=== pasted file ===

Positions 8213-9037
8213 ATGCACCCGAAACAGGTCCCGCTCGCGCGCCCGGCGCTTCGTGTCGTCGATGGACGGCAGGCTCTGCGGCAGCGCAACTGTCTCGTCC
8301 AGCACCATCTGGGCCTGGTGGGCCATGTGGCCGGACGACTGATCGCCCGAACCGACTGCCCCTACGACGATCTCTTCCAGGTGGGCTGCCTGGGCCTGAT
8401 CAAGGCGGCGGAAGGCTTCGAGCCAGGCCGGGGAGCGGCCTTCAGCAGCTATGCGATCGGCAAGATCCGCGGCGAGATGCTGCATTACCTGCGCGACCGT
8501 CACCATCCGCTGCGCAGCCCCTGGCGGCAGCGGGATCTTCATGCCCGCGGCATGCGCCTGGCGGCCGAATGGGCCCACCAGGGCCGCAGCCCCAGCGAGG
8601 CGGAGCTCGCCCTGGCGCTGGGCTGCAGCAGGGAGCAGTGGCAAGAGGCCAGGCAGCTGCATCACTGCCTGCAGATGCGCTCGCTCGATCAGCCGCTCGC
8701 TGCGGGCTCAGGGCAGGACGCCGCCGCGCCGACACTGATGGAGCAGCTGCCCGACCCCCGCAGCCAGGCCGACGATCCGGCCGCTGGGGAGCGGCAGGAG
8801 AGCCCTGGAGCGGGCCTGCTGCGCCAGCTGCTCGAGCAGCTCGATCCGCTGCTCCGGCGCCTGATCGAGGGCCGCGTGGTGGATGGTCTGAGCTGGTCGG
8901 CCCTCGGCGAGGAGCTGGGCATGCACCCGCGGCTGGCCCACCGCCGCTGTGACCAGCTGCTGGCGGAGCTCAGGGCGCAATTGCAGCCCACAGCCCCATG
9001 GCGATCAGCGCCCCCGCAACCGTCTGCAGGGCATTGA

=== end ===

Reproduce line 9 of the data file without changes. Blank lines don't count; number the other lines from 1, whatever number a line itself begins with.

8901 CCCTCGGCGAGGAGCTGGGCATGCACCCGCGGCTGGCCCACCGCCGCTGTGACCAGCTGCTGGCGGAGCTCAGGGCGCAATTGCAGCCCACAGCCCCATG